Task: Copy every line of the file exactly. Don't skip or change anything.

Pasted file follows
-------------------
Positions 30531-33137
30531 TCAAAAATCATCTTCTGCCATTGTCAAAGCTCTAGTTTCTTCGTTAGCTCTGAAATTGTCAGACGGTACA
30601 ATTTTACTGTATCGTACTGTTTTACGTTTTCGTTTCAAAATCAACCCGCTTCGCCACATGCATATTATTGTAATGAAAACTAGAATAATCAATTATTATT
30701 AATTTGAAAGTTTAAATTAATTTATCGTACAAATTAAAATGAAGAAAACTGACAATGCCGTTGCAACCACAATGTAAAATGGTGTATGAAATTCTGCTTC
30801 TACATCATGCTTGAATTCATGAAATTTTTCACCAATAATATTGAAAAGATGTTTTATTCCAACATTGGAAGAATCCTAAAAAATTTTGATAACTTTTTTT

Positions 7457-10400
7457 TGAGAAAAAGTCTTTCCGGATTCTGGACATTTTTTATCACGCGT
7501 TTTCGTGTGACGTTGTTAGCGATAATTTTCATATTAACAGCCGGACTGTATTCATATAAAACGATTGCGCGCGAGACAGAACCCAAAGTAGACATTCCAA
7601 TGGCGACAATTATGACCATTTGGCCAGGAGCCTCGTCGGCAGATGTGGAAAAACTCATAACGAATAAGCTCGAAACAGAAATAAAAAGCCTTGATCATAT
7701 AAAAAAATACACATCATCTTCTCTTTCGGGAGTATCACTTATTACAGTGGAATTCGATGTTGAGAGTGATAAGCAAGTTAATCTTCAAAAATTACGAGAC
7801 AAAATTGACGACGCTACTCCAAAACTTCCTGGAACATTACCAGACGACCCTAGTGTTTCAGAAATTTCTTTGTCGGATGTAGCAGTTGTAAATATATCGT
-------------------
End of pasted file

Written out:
Positions 30531-33137
30531 TCAAAAATCATCTTCTGCCATTGTCAAAGCTCTAGTTTCTTCGTTAGCTCTGAAATTGTCAGACGGTACA
30601 ATTTTACTGTATCGTACTGTTTTACGTTTTCGTTTCAAAATCAACCCGCTTCGCCACATGCATATTATTGTAATGAAAACTAGAATAATCAATTATTATT
30701 AATTTGAAAGTTTAAATTAATTTATCGTACAAATTAAAATGAAGAAAACTGACAATGCCGTTGCAACCACAATGTAAAATGGTGTATGAAATTCTGCTTC
30801 TACATCATGCTTGAATTCATGAAATTTTTCACCAATAATATTGAAAAGATGTTTTATTCCAACATTGGAAGAATCCTAAAAAATTTTGATAACTTTTTTT

Positions 7457-10400
7457 TGAGAAAAAGTCTTTCCGGATTCTGGACATTTTTTATCACGCGT
7501 TTTCGTGTGACGTTGTTAGCGATAATTTTCATATTAACAGCCGGACTGTATTCATATAAAACGATTGCGCGCGAGACAGAACCCAAAGTAGACATTCCAA
7601 TGGCGACAATTATGACCATTTGGCCAGGAGCCTCGTCGGCAGATGTGGAAAAACTCATAACGAATAAGCTCGAAACAGAAATAAAAAGCCTTGATCATAT
7701 AAAAAAATACACATCATCTTCTCTTTCGGGAGTATCACTTATTACAGTGGAATTCGATGTTGAGAGTGATAAGCAAGTTAATCTTCAAAAATTACGAGAC
7801 AAAATTGACGACGCTACTCCAAAACTTCCTGGAACATTACCAGACGACCCTAGTGTTTCAGAAATTTCTTTGTCGGATGTAGCAGTTGTAAATATATCGT